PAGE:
R. v. McGuire (A.N.), (1994) 147 N.B.R.(2d) 341 (PC)

JudgeBrien, P.C.J.
CourtProvincial Court of New Brunswick (Canada)
Case DateJanuary 10, 1994
JurisdictionNew Brunswick
Citations(1994), 147 N.B.R.(2d) 341 (PC)

R. v. McGuire (A.N.) (1994), 147 N.B.R.(2d) 341 (PC);

    147 R.N.-B.(2e) 341; 375 A.P.R. 341

MLB headnote and full text

[French language version follows English language version]

[La version française vient à la suite de la version anglaise]


Her Majesty The Queen v. Anthony Neil McGuire


Indexed As: R. v. McGuire (A.N.)

New Brunswick Provincial Court

Brien, P.C.J.

January 10, 1994.


The accused employer pleaded guilty to violating s. 181(1) of Regulation 91-191 under the Occupational Health and Safety Act by failing to properly support the walls of a trench, thereby committing an offence under s. 9(1)(b) of the Act. A trench col­lapsed, trapping and killing the accused's nephew.

The New Brunswick Provincial Court fined the accused $2,000 and imposed six months' probation, with a condition that the accused personally communicate with other similar contractors to alert them of the dangers of noncompliance with the Regulations respect­ing trenches.

Trade Regulation - Topic 7903

Industrial safety - Particular offences - Sentences - Probation - [See Trade Regulation - Topic 7915 ].

Trade Regulation - Topic 7915

Industrial safety - Particular offences - Sentences - Failure to support or slope trenches - The accused employer operated a small business with limited income - An employee (accused's nephew) died when a trench collapsed - The trench was not supported as required by the Occupational Health and Safety Act and Regulations - The accused pleaded guilty - Positive pre-sentence report - No previous convictions - Accused remorseful - Specific deter­rence was unnecessary, but general deter­rence was paramount - It was a competi­tive business and profits got in the way of safety - The accused was not familiar with the safety requirements of the Regulations - The danger of trench collapses was known and tragedy usually resulted from a collapse - The New Brunswick Provincial Court fined the accused $2,000 and im­posed six months' probation, with the condition that the accused take all reason­able efforts by personal communication to alert other contractors in a similar business of the danger of failing to comply with the Regulations respecting trenches.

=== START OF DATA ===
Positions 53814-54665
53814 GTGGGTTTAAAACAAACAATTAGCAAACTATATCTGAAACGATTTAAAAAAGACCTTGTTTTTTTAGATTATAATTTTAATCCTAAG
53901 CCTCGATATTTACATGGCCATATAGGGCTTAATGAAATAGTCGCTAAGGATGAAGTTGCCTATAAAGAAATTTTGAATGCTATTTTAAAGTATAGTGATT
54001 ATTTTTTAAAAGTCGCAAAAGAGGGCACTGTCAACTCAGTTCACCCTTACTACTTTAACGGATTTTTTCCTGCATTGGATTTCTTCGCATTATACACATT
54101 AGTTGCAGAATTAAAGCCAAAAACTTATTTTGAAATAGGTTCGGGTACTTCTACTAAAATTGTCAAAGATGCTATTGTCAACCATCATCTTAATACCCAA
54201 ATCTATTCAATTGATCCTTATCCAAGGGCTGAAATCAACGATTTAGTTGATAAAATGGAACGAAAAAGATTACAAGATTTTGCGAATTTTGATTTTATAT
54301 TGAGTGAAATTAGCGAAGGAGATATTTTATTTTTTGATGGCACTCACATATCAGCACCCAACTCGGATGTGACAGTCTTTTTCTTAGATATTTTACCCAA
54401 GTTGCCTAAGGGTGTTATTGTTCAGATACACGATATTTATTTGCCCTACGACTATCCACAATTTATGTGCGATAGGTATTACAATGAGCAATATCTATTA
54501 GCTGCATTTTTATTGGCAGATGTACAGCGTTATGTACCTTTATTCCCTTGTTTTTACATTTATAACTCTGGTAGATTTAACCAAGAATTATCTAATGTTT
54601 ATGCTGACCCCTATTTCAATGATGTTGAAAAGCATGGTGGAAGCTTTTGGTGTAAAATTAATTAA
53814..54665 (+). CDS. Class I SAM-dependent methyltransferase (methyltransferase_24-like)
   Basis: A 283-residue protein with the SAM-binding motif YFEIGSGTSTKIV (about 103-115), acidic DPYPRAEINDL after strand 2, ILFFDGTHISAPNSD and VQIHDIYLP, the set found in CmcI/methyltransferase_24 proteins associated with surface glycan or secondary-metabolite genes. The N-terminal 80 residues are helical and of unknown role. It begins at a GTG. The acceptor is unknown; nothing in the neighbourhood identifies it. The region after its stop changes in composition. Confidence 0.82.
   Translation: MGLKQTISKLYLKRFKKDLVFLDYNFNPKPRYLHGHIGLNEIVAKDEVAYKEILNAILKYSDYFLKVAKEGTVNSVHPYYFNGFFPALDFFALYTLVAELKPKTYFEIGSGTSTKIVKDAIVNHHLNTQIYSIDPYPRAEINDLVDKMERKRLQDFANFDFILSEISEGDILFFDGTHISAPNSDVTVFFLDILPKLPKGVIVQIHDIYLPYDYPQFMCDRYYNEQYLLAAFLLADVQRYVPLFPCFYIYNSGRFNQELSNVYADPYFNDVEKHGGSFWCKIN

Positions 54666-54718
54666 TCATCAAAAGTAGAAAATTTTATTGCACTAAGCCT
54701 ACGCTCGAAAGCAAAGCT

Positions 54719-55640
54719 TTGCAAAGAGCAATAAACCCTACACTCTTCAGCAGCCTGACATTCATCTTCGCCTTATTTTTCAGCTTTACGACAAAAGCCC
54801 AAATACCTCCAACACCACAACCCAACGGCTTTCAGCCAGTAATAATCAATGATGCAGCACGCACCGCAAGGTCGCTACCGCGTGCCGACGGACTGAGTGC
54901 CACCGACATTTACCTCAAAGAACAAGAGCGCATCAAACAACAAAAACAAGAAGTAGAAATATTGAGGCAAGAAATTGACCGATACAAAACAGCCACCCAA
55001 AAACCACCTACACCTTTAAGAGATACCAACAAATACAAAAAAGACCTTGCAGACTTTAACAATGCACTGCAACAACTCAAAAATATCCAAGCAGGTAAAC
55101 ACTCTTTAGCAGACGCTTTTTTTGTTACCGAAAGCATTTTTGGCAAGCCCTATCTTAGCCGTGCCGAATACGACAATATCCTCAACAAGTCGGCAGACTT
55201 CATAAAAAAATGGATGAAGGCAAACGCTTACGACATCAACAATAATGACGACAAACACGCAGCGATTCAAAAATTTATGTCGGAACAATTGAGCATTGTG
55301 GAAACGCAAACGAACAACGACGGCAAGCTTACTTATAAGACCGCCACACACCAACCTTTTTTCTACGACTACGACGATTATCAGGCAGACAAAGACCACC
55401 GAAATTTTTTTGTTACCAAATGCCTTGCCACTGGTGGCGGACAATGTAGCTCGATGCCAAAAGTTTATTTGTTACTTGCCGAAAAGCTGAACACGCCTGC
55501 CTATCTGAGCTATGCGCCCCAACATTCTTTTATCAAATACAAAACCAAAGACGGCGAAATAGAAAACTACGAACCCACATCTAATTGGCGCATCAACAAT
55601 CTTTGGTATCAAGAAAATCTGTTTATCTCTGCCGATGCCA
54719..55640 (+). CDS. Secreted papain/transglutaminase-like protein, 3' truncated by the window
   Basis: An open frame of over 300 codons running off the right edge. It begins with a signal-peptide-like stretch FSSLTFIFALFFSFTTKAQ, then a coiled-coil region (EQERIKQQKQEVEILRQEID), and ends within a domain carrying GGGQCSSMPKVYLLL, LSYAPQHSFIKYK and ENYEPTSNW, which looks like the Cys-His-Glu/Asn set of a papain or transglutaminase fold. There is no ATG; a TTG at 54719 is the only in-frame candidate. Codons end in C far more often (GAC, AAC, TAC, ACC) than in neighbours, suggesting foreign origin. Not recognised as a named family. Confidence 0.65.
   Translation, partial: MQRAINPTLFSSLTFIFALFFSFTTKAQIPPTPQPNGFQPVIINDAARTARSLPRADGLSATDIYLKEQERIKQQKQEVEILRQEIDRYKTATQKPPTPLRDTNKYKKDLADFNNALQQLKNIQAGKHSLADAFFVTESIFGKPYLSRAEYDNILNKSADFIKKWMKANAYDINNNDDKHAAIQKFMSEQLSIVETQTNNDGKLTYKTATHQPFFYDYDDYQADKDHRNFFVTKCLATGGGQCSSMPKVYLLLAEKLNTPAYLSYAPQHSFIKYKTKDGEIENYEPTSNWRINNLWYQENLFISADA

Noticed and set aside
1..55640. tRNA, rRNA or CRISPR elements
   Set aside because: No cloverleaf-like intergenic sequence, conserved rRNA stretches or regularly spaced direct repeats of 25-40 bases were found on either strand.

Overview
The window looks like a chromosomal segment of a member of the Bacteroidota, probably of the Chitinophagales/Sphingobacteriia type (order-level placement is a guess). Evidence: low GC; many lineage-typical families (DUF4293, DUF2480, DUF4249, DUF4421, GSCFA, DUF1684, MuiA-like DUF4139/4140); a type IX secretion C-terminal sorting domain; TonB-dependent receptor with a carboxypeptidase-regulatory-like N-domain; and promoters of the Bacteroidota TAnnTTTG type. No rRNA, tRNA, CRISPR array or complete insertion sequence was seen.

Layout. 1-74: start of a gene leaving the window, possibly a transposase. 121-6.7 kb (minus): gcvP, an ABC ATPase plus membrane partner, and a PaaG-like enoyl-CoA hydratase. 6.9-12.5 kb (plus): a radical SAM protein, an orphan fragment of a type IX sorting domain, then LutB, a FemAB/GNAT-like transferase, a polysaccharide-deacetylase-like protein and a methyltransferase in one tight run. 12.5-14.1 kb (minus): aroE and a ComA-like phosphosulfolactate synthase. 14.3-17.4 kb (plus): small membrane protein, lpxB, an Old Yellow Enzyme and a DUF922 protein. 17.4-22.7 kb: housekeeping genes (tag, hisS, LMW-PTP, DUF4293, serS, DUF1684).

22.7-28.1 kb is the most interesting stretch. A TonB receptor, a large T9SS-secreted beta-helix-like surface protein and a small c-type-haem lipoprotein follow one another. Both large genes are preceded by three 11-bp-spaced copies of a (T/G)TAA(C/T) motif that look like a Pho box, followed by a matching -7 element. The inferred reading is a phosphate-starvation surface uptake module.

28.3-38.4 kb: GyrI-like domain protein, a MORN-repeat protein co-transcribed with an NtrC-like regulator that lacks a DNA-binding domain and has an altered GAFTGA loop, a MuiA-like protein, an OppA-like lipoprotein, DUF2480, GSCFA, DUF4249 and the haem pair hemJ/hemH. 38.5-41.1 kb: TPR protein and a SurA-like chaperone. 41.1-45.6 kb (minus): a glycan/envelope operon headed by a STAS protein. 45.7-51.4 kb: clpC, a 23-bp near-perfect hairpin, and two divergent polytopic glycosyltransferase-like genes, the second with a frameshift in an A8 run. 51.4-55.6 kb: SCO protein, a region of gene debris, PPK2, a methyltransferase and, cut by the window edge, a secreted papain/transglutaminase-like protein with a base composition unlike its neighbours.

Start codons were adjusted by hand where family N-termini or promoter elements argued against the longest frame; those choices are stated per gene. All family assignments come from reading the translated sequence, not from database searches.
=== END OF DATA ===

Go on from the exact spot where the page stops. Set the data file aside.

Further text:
Cases Noticed:

R. v. Cotton Felts Ltd. (1982), 2 C.C.C.(3d) 287 (Ont. C.A.), consd. [para. 29].

R. v. Ramdass (1982), 2 C.C.C.(3d) 247 (Ont. C.A.), refd to. [para. 31].

R. v. Roussy (1977), 2 W.C.B. 72 (Ont. C.A.), refd to. [para. 31].

R. v. Case Enterprises Ltd. et al. (1994), 147 N.B.R.(2d) 180; 375 A.P.R. 180 (Prov. Ct.), refd to. [para. 81].

Statutes Noticed:

Criminal Code, R.S.C. 1985, c. C-46, generally [para. 62].

Occupational Health and Safety Act, S.N.B. 1983, c. O-0.2, sect. 47(1) [para. 1].

Provincial Offences Procedure Act, S.N.B. 1987, c. P-22.1, sect. 46(1)(c) [para. 87].


David Lutz, for the accused;

Keith McCormick, for the Crown.

This case was heard before Brien, P.C.J., of the New Brunswick Provincial Court, who delivered the following judgment orally on January 10, 1994.

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